Good morning, nice people and welcome to one of the quietest news days we’ve seen in months.
No single story dominates the news agenda here at home or abroad, but covid features prominently in the headlines everywhere.
Among the global stories worth knowing about this morning:
- Investors are getting anxious over the odds we’re in the final days of a stock market bubble, particularly as “valuations and other signals flash red.” The “mania” in shares like GameStop and “surging” options activity also suggest a “market pullback” is coming. (FT and CNBC)
- Former Fed boss Janet Yellen has won confirmation as Joe Biden’s Treasury Secretary, becoming the first woman to hold the job. (WSJ)
- The chief of PE outfit Apollo will quit after the company said he had paid USD 158 mn to pedophile Jeffrey Epstein for “tax advice” and other services. (NYT)
KEEP AN EYE ON THIS- Struggling asset managers facing “relentless” pressure on margins could be takeover targets in a wave of M&A, the Financial Times reports. Look for others to simply close shop and return remaining AUM to their clients.
TURN OFF YOUR DAMN CAMERA- Are you still running your camera for Zoom meetings? It’s killing the environment. One hour of videoconferencing “emits up to 1kg of carbon dioxide, uses up to 12 litres of water, and requires a piece of land the size of an iPad Mini,” PetaPixel writes, picking up on a report in the journal Resources, Conservation and Recycling. Turning off your camera cuts that footprint by 96%. Nobody really needed to see your bookshelf anyway, right?
WHAT’S HAPPENING TODAY-
Foreign Minister Sameh Shoukry is due to brief the House later today on policy, according to Masrawy. Civil Aviation Minister Mohamed Manar Enaba will also appear today.
The Federal Reserve’s two-day monetary policy meeting kicks off today. With the economic recovery and the pandemic still a concern, we can’t see anything other than interest rates staying at rock bottom and its bond-buying program remaining in place.
AmCham’s Entrepreneurship and Innovation Committee is hosting a webinar today on “The Power of Mentorship,” with speakers including Zooba founder Chris Khalifa, Dar Al Mimar Group Chairman Ayman Ismail. The session will be moderated by Qalaa Holdings’ Chief Sustainability and Marketing Officer Ghada Hammouda. Tap / click here to register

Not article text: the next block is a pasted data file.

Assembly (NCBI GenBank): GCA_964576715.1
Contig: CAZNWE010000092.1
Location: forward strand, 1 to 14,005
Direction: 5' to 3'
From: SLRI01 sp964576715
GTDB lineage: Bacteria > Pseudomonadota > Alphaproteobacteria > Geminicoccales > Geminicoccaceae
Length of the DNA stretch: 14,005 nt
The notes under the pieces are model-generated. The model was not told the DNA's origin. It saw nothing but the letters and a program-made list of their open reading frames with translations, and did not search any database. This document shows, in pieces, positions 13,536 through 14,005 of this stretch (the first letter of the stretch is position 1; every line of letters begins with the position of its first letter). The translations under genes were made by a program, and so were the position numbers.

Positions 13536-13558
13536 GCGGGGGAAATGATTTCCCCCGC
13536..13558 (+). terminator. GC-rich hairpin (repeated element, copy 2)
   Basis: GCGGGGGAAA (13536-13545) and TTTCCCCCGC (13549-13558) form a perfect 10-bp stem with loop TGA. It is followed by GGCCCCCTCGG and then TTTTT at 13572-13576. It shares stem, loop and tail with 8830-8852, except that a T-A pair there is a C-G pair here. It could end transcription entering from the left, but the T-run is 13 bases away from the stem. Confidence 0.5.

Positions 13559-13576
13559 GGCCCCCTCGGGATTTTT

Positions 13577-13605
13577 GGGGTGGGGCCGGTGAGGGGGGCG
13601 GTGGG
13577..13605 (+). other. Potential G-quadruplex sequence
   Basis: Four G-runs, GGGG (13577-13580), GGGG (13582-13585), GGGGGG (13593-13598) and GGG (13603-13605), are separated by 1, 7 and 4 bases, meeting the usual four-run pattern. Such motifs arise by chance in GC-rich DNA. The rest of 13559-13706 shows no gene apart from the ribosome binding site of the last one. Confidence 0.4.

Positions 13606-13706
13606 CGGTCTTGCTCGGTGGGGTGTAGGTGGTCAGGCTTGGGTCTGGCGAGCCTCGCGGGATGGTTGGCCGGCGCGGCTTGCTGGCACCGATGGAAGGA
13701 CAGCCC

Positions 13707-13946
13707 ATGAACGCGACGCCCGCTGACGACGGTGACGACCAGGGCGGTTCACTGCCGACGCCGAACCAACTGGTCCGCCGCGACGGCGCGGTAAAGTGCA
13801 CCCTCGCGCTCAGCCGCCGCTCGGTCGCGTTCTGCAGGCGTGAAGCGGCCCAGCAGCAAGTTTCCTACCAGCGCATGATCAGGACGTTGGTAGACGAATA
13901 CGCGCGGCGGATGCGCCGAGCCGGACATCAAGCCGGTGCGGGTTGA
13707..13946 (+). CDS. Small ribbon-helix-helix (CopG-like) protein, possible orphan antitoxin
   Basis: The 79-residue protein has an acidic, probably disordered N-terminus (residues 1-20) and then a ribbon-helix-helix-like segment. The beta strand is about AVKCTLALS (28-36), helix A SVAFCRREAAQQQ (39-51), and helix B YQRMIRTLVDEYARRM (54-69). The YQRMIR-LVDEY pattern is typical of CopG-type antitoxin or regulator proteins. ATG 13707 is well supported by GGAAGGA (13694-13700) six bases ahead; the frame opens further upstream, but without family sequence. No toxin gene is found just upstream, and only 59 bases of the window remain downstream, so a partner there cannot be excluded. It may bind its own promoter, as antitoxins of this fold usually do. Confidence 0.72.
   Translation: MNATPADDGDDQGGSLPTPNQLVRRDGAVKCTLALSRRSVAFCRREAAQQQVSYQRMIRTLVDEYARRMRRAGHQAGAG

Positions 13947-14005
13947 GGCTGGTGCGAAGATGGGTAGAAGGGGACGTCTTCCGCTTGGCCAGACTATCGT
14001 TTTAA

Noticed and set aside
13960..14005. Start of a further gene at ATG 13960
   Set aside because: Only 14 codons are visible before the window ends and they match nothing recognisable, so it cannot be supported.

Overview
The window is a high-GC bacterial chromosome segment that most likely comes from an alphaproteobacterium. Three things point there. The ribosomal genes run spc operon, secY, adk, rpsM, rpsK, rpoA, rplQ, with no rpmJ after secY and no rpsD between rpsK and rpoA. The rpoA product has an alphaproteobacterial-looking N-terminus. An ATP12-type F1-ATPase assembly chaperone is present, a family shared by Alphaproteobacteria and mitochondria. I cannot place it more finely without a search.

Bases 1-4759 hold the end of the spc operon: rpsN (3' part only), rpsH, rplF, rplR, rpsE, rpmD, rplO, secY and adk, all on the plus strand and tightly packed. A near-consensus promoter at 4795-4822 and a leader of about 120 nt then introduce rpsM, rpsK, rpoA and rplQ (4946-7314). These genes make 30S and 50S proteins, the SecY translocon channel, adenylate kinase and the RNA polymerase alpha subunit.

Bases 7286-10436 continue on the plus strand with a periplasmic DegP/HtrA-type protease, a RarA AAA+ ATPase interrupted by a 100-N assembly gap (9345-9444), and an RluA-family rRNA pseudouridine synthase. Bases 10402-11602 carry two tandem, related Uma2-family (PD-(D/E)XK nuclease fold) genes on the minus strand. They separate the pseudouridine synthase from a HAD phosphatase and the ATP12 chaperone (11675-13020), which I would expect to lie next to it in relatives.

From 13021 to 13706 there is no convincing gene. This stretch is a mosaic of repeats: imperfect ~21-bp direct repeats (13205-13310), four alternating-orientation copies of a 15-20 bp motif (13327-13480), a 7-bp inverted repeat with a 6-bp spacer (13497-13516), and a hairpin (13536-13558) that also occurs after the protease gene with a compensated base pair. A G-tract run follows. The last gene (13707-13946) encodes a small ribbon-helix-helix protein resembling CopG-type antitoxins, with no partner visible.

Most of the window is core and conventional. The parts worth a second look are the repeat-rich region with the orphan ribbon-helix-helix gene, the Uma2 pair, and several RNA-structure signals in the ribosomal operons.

AUC’s School of Business is hosting a webinar today on “Rethinking Macroeconomics in the Digital Age” to discuss how technological change is changing the way we think about macroeconomics, investment, training the labor force and access to finance. The event will feature Subir Lall, the IMF’s deputy director of the Middle East and Central Asia Department. You can register for the webinar here.
A virtual roundtable titled “Competitive Advantages of Sukuk” takes place tomorrow featuring seven speakers discussing the components of a successful sukuk issuance, among other topics. Among the panelists: Our friend Bahaa Alieldean, managing partner at Alieldean Weshahi & Partners, Misr Capital CEO Khalil El Bawab, and Amr Hassanein, chairman of MERIS Ratings.
Davos in the Desert kicks off at the Future Investment Initiative in Riyadh tomorrow and runs through Thursday.
Further afield: This year’s Egypt Petroleum Show will kick off on Monday, 31 May at the Egyptian International Exhibition Center. The three-day event will bring together senior execs from global oil and gas companies and energy government officials. You can download the event brochure here.
Check out our full calendar on the web for a comprehensive listing of upcoming news events, national holidays and news triggers.
FROM THE OPENING DAY OF VIRTUAL DAVOS–
Chinese President Xi Jinping warned global leaders against “a new cold war” as US President Joe Biden looks to bolster alliances and counter China’s growing influence around the world, according to AFP. "To build small cliques or start a new Cold War, to reject, threaten or intimidate others… will only push the world into division," Jinping said in a speech during the ongoing virtual Davos forum. US-China relations have been marred by growing tensions in the four years of Donald Trump, mainly due to issues related to trade and tech.